The Navy has not officially revealed specific details of the weapons and aircraft that INS Vikrant will carry. However, the new warship is comparable to India’s existing carrier INS Vikramaditya, which is a 44,500-tonne vessel and can carry up to 34 aircraft, including both fighter jets and helicopters.
The Navy had earlier said that once commissioned, IAC-1 will be “the most potent sea-based asset”, which will operate the Russian-made MiG-29K fighter aircraft and Kamov-31 Air Early Warning Helicopters, both of which are already in use on the Vikramaditya.
The new Vikrant will also operate the soon-to-be-inducted MH-60R Seahawk multirole helicopter manufactured by the American aerospace and defence company Lockheed Martin, and the Advanced Light Helicopter (ALH) built by Bengaluru-based Hindustan Aeronautics Ltd.
According to the Navy, the warship will offer an “incomparable military instrument with its ability to project Air Power over long distances, including Air Interdiction, Anti-Surface Warfare, offensive and defensive Counter-Air, Airborne Anti-Submarine Warfare and Airborne Early Warning”.
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Now that India has the capability, will it build more carriers?
Since 2015, the Navy has been seeking approval to build a third aircraft carrier for the country, which, if approved, will become India’s second Indigenous Aircraft Carrier (IAC-2). This proposed carrier, to be named INS Vishal, is intended to be a giant 65,000-tonne vessel, much bigger than IAC-1 and the INS Vikramaditya.
The Navy has been trying to convince the government of the “operational necessity” of having a third carrier. Chief of the Naval Staff Admiral Karambir Singh said on Navy Day last year that the Navy could not remain a “tethered force”. Navy officials have argued that to project power, it is essential that India is able to venture far out on the oceans, which can be done best with an aircraft carrier.
For the government to be convinced of the need for IAC-2, however, a “change in mindset” is required, sources in the Navy had told The Indian Express earlier. Chief of Defence Staff General Bipin Rawat, who is tasked with prioritising acquisition for the armed forces, has spoken against investing in another aircraft carrier, and has instead suggested that Lakshadweep and the Andaman & Nicobar islands could be developed as “unsinkable” Naval assets.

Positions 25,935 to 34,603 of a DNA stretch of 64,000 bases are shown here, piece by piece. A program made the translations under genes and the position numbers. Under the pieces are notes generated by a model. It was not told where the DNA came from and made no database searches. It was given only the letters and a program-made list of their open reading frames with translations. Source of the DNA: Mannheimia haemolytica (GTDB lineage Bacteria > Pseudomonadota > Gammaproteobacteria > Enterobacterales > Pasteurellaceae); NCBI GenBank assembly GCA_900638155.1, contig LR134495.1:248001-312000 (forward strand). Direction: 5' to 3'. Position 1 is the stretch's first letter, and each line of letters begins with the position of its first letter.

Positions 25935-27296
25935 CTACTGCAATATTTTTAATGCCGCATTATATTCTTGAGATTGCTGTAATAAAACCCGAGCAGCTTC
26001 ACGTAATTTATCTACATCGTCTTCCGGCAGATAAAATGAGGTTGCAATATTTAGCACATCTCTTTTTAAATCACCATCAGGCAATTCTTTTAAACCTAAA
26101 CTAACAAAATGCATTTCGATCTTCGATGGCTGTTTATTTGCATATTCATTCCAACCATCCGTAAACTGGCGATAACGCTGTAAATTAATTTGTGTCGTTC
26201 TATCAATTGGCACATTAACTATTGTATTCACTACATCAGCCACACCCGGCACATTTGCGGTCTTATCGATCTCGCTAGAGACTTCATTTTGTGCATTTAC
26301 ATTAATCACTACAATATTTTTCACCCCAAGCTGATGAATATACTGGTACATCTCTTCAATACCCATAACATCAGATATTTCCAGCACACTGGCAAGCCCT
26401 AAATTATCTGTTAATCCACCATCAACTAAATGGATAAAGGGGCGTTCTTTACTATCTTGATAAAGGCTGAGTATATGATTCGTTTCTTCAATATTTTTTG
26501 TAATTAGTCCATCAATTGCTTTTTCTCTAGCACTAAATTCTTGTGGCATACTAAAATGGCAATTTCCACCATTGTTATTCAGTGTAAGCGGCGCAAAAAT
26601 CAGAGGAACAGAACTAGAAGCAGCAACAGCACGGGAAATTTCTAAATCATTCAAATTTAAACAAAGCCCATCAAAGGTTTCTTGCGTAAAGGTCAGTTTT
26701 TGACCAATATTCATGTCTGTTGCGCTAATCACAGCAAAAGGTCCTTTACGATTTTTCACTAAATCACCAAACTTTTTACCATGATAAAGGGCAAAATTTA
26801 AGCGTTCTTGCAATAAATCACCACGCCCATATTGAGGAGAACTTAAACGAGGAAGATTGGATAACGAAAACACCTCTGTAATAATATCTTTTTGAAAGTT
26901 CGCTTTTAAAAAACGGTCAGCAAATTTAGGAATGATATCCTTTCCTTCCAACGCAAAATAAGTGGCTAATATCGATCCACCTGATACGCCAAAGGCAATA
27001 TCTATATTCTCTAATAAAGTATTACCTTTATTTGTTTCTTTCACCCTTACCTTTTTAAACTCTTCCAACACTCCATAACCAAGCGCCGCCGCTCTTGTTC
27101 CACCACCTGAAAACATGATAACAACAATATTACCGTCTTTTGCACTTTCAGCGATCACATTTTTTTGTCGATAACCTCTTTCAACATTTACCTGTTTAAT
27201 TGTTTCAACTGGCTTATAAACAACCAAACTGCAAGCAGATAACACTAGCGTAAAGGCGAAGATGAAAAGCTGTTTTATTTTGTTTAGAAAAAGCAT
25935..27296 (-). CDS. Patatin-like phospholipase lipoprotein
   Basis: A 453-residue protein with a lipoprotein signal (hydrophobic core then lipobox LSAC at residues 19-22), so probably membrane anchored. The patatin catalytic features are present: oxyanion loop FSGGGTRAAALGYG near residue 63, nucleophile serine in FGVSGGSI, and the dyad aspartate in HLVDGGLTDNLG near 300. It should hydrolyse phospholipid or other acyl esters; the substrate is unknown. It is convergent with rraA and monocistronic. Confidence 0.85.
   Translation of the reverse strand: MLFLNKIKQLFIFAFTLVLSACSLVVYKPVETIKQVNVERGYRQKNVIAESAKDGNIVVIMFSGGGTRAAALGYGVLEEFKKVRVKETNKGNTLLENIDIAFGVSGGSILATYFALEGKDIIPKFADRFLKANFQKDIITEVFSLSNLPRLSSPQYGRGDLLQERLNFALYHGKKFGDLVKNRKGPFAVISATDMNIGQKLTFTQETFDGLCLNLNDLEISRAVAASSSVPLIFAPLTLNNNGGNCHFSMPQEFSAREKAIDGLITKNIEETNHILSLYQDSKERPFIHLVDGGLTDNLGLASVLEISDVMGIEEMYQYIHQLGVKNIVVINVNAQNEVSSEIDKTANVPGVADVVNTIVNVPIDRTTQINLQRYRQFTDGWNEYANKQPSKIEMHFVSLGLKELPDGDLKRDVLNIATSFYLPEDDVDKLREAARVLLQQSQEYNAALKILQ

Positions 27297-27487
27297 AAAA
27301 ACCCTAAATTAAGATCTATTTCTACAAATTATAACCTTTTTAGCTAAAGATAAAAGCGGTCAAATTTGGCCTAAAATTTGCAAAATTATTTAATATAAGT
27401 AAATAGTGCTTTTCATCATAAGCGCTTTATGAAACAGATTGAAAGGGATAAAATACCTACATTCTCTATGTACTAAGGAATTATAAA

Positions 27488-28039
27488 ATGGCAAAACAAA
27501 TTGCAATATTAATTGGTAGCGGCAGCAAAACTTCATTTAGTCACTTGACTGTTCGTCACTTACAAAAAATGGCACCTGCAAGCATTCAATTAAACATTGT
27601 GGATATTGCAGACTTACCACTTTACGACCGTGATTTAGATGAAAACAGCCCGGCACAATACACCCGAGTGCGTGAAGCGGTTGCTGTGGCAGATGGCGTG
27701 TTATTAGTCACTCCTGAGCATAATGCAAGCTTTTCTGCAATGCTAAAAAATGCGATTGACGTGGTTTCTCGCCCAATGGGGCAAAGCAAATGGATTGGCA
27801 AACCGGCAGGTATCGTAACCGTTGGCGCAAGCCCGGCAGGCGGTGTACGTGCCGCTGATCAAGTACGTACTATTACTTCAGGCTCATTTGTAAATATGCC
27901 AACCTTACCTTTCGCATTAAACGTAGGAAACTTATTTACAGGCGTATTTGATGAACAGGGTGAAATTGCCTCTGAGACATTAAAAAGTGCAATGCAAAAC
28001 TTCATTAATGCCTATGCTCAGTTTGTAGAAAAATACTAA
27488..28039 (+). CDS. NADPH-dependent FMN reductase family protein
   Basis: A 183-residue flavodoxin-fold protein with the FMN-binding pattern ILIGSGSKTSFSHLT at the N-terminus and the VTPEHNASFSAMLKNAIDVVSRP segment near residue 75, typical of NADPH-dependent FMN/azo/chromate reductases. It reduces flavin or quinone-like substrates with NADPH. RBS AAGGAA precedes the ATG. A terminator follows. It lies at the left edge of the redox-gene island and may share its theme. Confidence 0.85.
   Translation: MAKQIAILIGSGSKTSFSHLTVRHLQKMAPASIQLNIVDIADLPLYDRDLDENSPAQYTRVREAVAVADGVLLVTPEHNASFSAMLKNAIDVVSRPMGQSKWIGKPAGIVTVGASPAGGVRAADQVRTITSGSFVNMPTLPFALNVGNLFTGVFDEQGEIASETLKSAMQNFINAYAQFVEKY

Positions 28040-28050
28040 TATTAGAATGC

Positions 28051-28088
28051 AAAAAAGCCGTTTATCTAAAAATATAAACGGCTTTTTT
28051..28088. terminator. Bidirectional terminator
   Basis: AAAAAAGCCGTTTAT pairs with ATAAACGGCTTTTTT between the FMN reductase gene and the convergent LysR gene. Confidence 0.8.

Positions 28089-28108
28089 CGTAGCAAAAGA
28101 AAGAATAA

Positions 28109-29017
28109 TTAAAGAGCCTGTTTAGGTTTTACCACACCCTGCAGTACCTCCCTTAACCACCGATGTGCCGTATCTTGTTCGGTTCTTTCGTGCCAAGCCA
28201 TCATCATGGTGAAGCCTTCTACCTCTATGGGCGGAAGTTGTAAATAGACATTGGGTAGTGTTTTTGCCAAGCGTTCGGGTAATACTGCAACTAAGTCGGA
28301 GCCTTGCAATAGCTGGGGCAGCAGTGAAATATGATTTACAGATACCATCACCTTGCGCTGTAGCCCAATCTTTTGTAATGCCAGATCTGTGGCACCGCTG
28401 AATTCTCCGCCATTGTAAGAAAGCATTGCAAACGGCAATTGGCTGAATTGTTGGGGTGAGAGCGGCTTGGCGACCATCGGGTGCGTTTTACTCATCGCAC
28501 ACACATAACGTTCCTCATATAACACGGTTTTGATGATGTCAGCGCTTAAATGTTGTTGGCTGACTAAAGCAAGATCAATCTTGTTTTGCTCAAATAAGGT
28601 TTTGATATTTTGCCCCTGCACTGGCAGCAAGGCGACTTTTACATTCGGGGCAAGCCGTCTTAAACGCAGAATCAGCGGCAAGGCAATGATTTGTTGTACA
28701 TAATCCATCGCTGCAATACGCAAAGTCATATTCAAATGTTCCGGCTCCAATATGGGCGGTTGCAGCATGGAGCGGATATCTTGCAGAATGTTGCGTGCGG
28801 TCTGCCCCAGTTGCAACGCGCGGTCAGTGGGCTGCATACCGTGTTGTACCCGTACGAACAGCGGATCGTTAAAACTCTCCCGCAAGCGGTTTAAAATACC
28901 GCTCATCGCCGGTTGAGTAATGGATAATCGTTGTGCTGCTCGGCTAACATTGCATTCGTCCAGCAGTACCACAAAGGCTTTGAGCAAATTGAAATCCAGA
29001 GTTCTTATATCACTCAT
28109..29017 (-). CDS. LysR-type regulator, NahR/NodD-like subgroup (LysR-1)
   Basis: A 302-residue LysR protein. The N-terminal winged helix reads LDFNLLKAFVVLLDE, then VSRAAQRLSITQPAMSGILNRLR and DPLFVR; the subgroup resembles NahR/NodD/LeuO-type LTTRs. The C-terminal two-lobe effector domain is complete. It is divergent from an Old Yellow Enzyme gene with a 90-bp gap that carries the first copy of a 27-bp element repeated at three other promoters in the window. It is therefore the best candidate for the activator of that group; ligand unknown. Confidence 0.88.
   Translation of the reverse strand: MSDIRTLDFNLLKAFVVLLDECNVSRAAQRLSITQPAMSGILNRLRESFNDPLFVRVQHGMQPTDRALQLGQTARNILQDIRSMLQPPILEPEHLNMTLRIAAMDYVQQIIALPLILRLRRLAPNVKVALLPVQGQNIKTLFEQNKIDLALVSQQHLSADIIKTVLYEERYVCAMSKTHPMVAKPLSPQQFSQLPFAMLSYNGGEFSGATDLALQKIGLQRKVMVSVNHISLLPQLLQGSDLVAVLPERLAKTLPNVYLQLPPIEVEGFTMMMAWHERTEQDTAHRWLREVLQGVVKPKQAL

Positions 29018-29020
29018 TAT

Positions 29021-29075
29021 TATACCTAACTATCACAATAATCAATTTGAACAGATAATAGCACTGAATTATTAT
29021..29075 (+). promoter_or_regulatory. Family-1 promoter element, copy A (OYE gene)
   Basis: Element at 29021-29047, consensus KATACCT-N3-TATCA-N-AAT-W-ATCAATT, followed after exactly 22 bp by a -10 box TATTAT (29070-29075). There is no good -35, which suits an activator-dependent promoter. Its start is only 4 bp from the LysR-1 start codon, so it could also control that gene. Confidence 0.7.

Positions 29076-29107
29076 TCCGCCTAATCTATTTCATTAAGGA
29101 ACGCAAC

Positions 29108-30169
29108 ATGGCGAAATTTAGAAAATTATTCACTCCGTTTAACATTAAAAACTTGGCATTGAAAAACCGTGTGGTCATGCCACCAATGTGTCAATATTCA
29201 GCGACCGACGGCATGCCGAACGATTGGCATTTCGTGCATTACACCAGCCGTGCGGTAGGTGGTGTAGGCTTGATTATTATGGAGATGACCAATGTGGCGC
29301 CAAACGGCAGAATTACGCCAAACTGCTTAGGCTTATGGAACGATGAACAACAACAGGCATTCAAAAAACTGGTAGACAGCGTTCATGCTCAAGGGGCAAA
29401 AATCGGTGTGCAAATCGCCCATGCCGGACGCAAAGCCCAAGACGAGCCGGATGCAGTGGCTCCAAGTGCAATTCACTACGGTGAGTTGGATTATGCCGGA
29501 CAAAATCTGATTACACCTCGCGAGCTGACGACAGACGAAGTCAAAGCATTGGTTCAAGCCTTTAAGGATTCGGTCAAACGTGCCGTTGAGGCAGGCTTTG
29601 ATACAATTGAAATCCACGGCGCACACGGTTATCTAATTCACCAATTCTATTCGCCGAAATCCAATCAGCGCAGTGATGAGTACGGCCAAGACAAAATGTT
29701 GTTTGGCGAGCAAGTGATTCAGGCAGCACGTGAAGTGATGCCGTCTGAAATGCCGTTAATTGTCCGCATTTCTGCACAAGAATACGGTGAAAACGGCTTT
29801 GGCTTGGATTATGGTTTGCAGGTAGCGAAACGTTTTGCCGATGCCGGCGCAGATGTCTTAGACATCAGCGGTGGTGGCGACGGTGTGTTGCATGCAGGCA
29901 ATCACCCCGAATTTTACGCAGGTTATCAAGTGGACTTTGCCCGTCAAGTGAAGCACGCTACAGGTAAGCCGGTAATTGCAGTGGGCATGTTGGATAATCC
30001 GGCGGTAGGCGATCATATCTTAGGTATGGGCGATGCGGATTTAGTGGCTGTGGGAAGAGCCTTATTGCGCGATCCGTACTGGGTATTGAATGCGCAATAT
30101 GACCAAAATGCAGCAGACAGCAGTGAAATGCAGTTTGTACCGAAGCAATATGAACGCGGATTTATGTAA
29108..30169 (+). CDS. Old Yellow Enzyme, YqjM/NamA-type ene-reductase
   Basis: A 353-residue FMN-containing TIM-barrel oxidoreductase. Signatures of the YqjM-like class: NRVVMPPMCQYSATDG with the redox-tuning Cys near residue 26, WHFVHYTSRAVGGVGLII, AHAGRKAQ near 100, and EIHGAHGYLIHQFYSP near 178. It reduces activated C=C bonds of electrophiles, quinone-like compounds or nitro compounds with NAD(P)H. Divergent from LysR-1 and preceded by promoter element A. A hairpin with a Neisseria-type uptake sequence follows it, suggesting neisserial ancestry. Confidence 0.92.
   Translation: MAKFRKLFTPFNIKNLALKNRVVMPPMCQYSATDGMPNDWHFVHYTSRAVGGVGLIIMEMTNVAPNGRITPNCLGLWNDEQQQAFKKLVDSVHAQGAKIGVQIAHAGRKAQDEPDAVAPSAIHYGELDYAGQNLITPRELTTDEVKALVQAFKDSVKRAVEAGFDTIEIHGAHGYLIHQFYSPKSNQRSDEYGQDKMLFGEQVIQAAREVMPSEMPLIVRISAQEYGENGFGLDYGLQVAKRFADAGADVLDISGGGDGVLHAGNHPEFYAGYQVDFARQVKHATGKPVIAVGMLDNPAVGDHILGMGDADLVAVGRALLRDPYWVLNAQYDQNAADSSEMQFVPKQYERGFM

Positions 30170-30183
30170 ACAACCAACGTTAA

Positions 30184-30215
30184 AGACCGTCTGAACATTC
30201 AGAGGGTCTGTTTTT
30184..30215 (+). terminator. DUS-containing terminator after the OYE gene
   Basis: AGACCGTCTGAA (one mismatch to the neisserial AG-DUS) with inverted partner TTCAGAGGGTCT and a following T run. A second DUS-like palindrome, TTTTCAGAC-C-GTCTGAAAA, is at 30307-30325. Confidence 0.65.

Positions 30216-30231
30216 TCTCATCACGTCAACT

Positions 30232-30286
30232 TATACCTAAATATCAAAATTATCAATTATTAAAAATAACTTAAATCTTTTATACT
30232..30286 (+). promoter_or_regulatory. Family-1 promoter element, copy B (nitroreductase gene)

But Navy officials have said that to defend the vast Indian Ocean Region, persistent air power is required day and night. A third carrier will provide the Navy with surge capability, which will be essential in the future, they have argued.
Also, it is argued that now that India has developed the capability to build such vessels, it should not be whittled away. The expertise gained by the Navy and the country over the past 60 years in the “art of maritime aviation” should not be wasted either.
While the United States Navy has 11 aircraft carriers, China too is moving ahead aggressively with its aircraft carrier programme. It has two carriers now, a third is in the making, and another two are likely to be commissioned within a decade.
Navy officials point out that even if India gives the IAC-2 project the go-ahead now, it will be over 10 years before the warship is commissioned.
20+ years in making
1999: Project ‘P71’ to build Air Defence Ship (ADS) cleared
2003: Aircraft Carrier project gets government nod
2006: Navy says ADS changed to Indigenous Aircraft Carrier
2009: Keel laid
2011: Floated out of dry dock
Nov 2020: Harbour and basin trials completed
Aug 2021: Sea trials begin
Next: Shipbuilder will continue sea trials over the next 6-7 months; then hand over IAC-1 to Navy for trials
Aug 2022: Expected to be commissioned. Trials of aircraft and component parts will follow.